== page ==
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Quick Tip: Leveraging the Power of Git Stash

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Imagine that you're working on a feature in a Git-controlled software project. You're right in the middle of making some changes when you get a request to fix a critical bug. To start resolving the issue, you need a new branch and a clean working directory. When it comes to basic Git commands, you have two options:

  • Run git reset --hard to remove your uncommitted changes.
  • Record your incomplete work as a new commit.

The former option loses all of your work while the latter results in a partial commit that isn’t meaningful. Neither of these scenarios is all that desirable.

This is where the git stash command comes into play. Like git reset --hard, it gives you a clean working directory, but it also records your incomplete changes internally. After fixing the critical bug, you can re-apply these changes and pick up where you left off. You can think of git stash as a "pause button" for your in-progress work.

Prerequisites

This tutorial assumes that you have installed Git and that you're familiar with its basic workflow. You should be comfortable staging changes, creating commits, and working with branches. You'll also need a Git repository to experiment on.

1. Stashing Changes

Before you can run git stash, you need to have some uncommitted changes in your Git repository. For example, if you edited a file called foo.py, your git status output would look like this:

To stash these changes, simply execute git stash without any arguments.

This will take both your staged and unstaged changes, record them internally, then clear the working directory. This gives you the opportunity to switch to a new branch and develop other features without worrying about your partial commit messing anything up.

2. Re-Applying Stashed Changes

When you're ready to come back to your incomplete work, run the following command to re-apply the stashed changes:

The most recently stashed changeset will re-appear in your working directory and you can continue exactly where you left off. That's all there is to it.

3. Resolving Conflicts

Much like the git merge command, git stash pop can result in conflicts if the same sections of source code have changed since you executed git stash. When this happens, you'll see the following message after running git stash pop:

You'll also find the affected file listed under the Unmerged paths section in the git status output, as well as the affected lines in the source file.

You'll need to manually resolve the conflict in the source file, but you usually don't want to commit it immediately like you would after a git merge conflict. Most of the time, you'll continue working on your unfinished feature until you have prepared a meaningful commit. Then, you can simply add it to the index and commit it as usual. In other words, you can treat git stash pop conflicts just like any other uncommitted changes.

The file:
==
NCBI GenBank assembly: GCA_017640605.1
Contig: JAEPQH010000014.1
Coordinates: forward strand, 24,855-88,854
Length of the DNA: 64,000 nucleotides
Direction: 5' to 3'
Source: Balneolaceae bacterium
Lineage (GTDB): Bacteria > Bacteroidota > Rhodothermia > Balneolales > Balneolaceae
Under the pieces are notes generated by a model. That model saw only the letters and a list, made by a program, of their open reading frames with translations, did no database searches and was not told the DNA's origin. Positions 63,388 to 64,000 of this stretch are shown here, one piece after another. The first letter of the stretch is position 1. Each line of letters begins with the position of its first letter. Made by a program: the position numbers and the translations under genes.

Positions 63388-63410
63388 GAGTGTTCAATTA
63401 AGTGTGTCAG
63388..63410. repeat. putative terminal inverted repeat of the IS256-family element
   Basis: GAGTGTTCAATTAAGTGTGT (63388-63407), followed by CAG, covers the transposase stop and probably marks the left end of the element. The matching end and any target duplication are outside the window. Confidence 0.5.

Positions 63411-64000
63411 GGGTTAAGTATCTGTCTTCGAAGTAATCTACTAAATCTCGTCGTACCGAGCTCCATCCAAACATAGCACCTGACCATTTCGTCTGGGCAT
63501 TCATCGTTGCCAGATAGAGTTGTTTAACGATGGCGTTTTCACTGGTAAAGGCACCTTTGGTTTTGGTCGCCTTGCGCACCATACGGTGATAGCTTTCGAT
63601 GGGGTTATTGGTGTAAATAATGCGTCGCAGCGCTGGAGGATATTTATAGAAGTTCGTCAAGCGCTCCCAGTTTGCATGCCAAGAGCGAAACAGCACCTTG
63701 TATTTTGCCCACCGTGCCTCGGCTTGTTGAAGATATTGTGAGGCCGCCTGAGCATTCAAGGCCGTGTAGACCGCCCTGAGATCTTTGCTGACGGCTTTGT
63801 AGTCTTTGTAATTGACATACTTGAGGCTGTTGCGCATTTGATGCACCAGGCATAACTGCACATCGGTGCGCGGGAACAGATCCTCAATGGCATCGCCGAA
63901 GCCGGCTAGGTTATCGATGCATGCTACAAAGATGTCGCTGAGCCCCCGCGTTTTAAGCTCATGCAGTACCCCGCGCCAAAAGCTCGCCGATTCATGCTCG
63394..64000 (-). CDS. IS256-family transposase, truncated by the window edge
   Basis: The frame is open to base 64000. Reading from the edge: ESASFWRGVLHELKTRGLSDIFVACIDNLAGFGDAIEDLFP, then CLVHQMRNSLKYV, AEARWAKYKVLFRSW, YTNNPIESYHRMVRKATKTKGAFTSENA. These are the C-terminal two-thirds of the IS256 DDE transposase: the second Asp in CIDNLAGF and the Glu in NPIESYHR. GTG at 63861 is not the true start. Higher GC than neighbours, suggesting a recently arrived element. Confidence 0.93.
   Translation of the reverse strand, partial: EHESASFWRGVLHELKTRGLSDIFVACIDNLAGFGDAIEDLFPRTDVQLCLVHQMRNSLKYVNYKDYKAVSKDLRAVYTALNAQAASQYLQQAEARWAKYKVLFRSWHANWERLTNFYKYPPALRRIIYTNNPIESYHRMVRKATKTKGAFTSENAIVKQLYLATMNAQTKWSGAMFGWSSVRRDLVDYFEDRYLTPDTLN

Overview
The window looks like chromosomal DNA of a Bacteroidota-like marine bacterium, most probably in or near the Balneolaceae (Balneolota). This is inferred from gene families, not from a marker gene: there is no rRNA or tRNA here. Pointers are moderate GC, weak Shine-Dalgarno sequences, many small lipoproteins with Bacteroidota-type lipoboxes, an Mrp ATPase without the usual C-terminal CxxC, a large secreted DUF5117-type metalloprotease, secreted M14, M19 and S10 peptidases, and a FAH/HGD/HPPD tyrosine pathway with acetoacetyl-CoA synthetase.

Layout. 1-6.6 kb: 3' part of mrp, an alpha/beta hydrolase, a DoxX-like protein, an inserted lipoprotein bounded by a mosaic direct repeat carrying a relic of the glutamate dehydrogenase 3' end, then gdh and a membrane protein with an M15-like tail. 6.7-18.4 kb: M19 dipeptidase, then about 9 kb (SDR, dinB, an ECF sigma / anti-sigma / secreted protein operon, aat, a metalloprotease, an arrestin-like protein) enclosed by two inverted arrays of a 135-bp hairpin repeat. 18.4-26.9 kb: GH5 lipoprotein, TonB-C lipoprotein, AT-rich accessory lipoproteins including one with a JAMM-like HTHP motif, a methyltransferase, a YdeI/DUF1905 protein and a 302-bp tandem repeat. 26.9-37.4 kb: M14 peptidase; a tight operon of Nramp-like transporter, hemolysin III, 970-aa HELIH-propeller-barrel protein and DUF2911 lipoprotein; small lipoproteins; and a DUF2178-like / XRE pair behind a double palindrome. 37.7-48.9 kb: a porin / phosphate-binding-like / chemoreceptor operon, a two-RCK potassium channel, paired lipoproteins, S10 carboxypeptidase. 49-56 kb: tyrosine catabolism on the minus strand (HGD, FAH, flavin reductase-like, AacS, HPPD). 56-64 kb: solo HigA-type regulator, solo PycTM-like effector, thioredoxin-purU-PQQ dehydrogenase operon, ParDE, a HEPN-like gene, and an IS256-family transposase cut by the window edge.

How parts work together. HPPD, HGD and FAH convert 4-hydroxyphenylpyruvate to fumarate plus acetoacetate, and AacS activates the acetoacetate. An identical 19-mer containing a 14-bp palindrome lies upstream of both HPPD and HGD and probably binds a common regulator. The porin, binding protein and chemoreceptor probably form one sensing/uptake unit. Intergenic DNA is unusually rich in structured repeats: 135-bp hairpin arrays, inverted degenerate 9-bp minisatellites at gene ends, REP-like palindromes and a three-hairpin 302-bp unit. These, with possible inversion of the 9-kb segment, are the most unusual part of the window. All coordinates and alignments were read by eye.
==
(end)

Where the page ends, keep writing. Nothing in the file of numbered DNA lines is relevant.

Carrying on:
4. The Stash Stack

For most scenarios, the above commands are all you need when it comes to a "pause button". But, understanding how stashed changes are represented opens the door for more advanced usage.

So far, we've only been talking about stashing a single changeset. However, each time you run git stash, uncommitted changes are stored on a stack. This means that you can stash multiple changesets at the same time.

This is useful in the early stages of development when you're not sure which direction you want to take. Instead of losing your changes with git reset --hard, you can keep your work-in-progress snapshots on the stash stack in case you want to re-apply one of them later.

You can inspect the stash stack with the list parameter.

If you had previously executed git stash three times, this would output something like the following:

The git stash pop command always re-applies the most recent snapshot, the one at the top of the stash stack. But, it's also possible to pick and choose which stashed snapshot you want to re-apply with the apply command. For example, if you wanted to re-apply the second set of changes, you would use the following command:

Just like git stash pop, the changes will re-appear in your working directory and you can continue working on the incomplete feature. Note that this will not automatically remove the snapshot from the stash stack. Instead, you'll need to manually delete it with the drop command.

Again, working with the stash stack is more of an edge case for most Git users. The git stash and git stash pop commands should suffice for most of your needs, although git stash list can also prove useful if you forgot where your last stash operation took place.

Conclusion

Committing meaningful snapshots is at the heart of any Git workflow. Purposeful, encapsulated commits make it much easier to navigate your project history, figure out where bugs were introduced, and revert changes.

While not exactly an everyday command, git stash can be a very convenient tool for creating meaningful commits. It allows you to store incomplete work while avoiding the need to commit partial snapshots to your permanent project history. Keep this in mind the next time you wish you could pause whatever you were working on and come back to it later.

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